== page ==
"Our hypothesis is that large amounts of extraterrestrial dust over at least two million years have played an important role in changing Earth's climate, contributing to cooling," Heck.

"Our results show for the first time that such dust has sometimes cooled the Earth dramatically," says Birger Schmidt of Lund University of Sweden, lead author of the study and research fellow at the Field Museum. "Our studies can provide a more detailed, empirically grounded understanding of how it works, and this in turn can be used to evaluate whether model simulations are realistic."

Scientists focused on 466 million annual sedimentary marine rocks from simultaneously with OME. They searched for traces of space dust and then compared it to small micrometeorites from Antarctica for comparison. "We studied alien matter, meteorites and micrometeorites in the sedimentary record of Earth, which means rocks that were once on the seabed," Heck says. "And then we took out the alien matter to find out what it was and where it came from."

This is an image of stratigraphic levels in ancient rocks on the seabed in southern Sweden, one of the places where the authors explored the rock. The red line marks the time of the meteor event in Ordovician. Along the same line, the scale analysis shows an abundance of L-chondritic grains that descended to Earth after OME. The character of the limestone also changes, indicating that it was formed at a lower sea level when the poles froze and the oceans fell. Image Credit: Birger Schmidt, Lund University

They used acid to eat the rock, leaving behind only the cosmic dust. Then they analyzed the chemical composition of the powder. They sought evidence of extraterrestrial origin in the form of He3, an isotope of helium that comes from the Sun but is absent on Earth. Finding these isotopes and other rare minerals that come from space, such as chromites, proves that the powder is of extraterrestrial origin.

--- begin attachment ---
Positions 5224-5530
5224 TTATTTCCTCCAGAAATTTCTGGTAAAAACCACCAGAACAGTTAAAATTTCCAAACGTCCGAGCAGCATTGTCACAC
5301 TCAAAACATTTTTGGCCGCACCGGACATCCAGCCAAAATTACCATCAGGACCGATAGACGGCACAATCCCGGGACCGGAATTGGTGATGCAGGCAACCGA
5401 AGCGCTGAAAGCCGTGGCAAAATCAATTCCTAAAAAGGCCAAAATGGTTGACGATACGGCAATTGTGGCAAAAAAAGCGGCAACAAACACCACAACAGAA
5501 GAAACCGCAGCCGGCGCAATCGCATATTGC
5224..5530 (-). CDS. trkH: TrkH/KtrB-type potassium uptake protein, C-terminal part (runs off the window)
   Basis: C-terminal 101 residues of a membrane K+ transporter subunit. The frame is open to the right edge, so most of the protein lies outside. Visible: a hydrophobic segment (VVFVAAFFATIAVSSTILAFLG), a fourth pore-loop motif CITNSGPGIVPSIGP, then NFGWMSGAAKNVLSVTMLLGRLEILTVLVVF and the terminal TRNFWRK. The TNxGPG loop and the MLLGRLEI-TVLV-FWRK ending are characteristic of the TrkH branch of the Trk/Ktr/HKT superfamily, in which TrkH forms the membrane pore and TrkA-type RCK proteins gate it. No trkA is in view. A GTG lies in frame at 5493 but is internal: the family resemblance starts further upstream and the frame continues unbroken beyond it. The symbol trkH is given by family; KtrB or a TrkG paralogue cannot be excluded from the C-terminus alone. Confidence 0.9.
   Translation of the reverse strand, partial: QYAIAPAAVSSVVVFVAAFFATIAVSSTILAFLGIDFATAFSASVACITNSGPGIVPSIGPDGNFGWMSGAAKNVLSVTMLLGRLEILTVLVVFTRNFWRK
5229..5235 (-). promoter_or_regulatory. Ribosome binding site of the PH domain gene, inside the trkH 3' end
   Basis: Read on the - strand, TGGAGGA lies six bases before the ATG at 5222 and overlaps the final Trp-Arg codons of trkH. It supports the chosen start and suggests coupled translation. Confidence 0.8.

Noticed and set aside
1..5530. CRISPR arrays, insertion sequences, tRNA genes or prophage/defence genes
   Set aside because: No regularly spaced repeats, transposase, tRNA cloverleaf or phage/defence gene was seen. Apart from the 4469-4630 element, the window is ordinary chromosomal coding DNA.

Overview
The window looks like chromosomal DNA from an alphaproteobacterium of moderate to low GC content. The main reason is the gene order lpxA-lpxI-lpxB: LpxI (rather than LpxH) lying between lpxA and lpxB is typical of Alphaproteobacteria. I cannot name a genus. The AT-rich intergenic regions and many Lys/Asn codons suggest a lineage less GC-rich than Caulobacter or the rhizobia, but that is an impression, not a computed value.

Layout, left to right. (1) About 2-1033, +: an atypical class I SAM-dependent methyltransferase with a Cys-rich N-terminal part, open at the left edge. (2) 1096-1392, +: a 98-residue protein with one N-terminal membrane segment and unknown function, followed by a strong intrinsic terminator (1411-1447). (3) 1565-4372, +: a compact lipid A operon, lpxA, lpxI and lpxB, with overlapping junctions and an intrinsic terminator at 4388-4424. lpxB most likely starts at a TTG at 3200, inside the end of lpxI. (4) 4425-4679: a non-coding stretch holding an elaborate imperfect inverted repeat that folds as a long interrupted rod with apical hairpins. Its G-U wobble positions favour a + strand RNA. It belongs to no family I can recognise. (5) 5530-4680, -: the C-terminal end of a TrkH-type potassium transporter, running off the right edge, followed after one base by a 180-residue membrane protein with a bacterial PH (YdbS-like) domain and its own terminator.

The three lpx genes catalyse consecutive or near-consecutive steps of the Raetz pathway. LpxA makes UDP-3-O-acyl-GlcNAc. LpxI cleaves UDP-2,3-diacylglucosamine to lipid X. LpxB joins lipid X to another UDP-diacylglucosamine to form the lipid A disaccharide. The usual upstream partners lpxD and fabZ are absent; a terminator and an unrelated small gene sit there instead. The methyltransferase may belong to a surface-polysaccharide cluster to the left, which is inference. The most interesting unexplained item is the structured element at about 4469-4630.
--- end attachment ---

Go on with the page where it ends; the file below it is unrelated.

The authors of this study are the first to show that the mid-Ordovician ice age is related to the Ordovician meteor event. "The weather looks perfect," he says. OME dust would block sunlight, causing global cooling and the ice age.

But this glacial period was not catastrophic for life on Earth. Exactly the opposite. All this dust has been deposited on Earth for two million years, which means that cooling is gradual, not catastrophic. As a result, life had a chance to adapt. This adaptation has led to a boom in new life forms, such as species adapted to the new climatic conditions. This boom is called the Great Ordovician Biodiversity of the Event (GOBE.)

Hell, it's quick to warn people not to make false conclusions. Just because this type of climate change has led to greater biodiversity does not mean that we can take climate change lightly.

"In the global cooling we've been studying, we've been talking for millions of years," Heck said. "This is very different from the climate change caused by the meteorite 65 million years ago that killed dinosaurs, and is different from global warming today – this global cooling was a slight push.

If this gradual cooling sounds like a solution we could apply to curb global climate change, Heck throws cold water on the idea as well. "Geoengineering proposals should be evaluated very critically and very carefully, because if something goes wrong, things can get worse than before."